Location: Hilton Head Island, SC
Architect: Pete Dye
February 9, 2008
Just 3 months after my trip to Hilton Head Island to play Harbour Town I find myself back on the island. This time I have an invite to the private Long Cove Club. Fortunately I have a lot of business contacts on Hilton Head and I got lucky with the first one I asked about Long Cove. Turns out my client’s brother is a member at Long Cove and he was able to arrange space in his weekly match for me as well as my friend Rob. What luck!
Rob and I arrived at 8:10 for our 8:45 tee time and met our host, Bill, at the bag drop. There were 12 of us in his group and we headed to the range to warm up and meet the other guys in the group. It simply wouldn’t be the South if Rob and I hadn’t received some razzing for our allegiance our our alma maters, Virginia Tech (me) and Clemson (Rob). College sports are nearly a religion in the South which is one of the many, many things I love about the region.
We headed to the tee box where we were in the first of the three groups to go off. We were playing with our host Bill and his friend Dec. I rode with Bill and Rob rode with Dec who made it very clear that was not pleased to be sharing a cart with a Clemson Tiger. I suspect he’s even more displeased now that I’ve broadcast this fact on the internet. I only wish I had thought to snap a photo of him chauffeuring around Rob and his bright orange Clemson golf bag!
The course immediately reminded me of Harbour Town with its narrow pine tree lined fairways. The first par 5 we came to (hole #3) was the number 1 handicap hole. Fifteen years ago Golf Digest selected the 18 toughest holes in America and this one made it on the list. I did manage to finish it with a bogey, but I had to chip in to do it. This was just my first stroke of good luck for the day. I’m not sure I’ve ever play a round of golf with so many lucky breaks in it. As Dec said “You’ll play lots of different rounds of golf on your Top 100 quest, but you can say your luckiest round was at the Long Cove Club!”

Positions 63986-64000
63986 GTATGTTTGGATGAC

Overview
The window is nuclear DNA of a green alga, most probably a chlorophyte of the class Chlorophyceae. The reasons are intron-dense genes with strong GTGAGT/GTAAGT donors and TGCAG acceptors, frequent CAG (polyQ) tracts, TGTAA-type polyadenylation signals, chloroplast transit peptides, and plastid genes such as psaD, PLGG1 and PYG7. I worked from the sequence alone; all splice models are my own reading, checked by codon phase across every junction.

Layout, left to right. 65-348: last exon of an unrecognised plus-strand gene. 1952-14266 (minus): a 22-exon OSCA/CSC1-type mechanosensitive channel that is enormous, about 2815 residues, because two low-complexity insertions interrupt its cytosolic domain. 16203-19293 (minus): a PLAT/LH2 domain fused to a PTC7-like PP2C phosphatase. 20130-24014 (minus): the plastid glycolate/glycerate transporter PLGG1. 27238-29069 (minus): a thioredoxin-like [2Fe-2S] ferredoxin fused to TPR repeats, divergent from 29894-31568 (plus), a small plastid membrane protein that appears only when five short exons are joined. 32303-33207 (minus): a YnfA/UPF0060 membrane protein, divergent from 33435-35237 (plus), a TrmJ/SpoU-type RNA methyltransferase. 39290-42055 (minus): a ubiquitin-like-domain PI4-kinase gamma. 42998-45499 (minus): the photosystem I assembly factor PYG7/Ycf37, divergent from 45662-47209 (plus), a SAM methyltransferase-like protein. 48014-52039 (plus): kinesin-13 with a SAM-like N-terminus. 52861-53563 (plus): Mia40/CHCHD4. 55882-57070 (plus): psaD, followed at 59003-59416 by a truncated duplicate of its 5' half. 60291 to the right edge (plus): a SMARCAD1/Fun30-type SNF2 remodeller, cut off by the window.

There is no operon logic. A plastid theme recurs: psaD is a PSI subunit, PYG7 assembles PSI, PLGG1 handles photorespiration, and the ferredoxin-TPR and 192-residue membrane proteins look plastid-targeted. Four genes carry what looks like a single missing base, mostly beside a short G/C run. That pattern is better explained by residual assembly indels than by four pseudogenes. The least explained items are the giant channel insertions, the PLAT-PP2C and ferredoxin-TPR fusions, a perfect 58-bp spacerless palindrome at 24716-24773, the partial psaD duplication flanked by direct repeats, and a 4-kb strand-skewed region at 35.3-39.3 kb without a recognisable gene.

Below is a photo of the 6th hole which is a pretty par 5 that tees off over water. This gives you an idea of how picturesque this course is.
Below is the first of the par 3s on the back nine, number 13. It was a short little poke over the marsh. I hit a 120 yard shot. Unfortunately, I came up short. The marsh is such that you can get in it fairly easily and play out. That was fun. Yes, I checked for gators first. None on this hole, but we did see quite a few. Several really big ones.
The photo below is the 14th hole. This was a par four where you really only needed to hit your tee shot about 200 yards and then cut the angle to the green. Rob BOMBED a drive here and was probably 70 yards beyond all of us.
I really liked the hole below, number 15. It is a really good looking hole with the 2 trees and the pot bunker protecting the green. This photo doesn’t do it justice. One thing I have learned for certain is that I am not a photographer.
The photo below is the final par 3 of the day. It was playing 190 yards with the wind, all carry over water. I did not fare so well on this hole I’m afraid.
After the round we went to the upstairs grillroom and sat on the porch which has a great view of the 18th hole. As the other groups came in we found that we didn’t win, but we didn’t finish dead last either. For Rob and me it was nothing but a win to play such a wonderful golf course with such fun people on a beautiful 70 degree day in February. We spent our last 30 minutes at Long Cove Club having a great time on the porch swapping stories with our new friends and listening to some simply hilarious Long Cove fokelore.
I’m glad I got the chance to play Long Cove and Harbour Town so closely together. I liked Harbour Town, but at $300+ per round there I can’t say there is a lot of value there. Harbour Town has a novelty feel to a number of holes. Long Cove is the type of course that felt like all Pete Dye had to do was walk the land and put tee markers and flag sticks out. The course had a very natural feel the way it wrapped its way around the land. Even though it has only been there since 1982 it felt unforced and like it had grown there hundreds of years ago. What a really great course.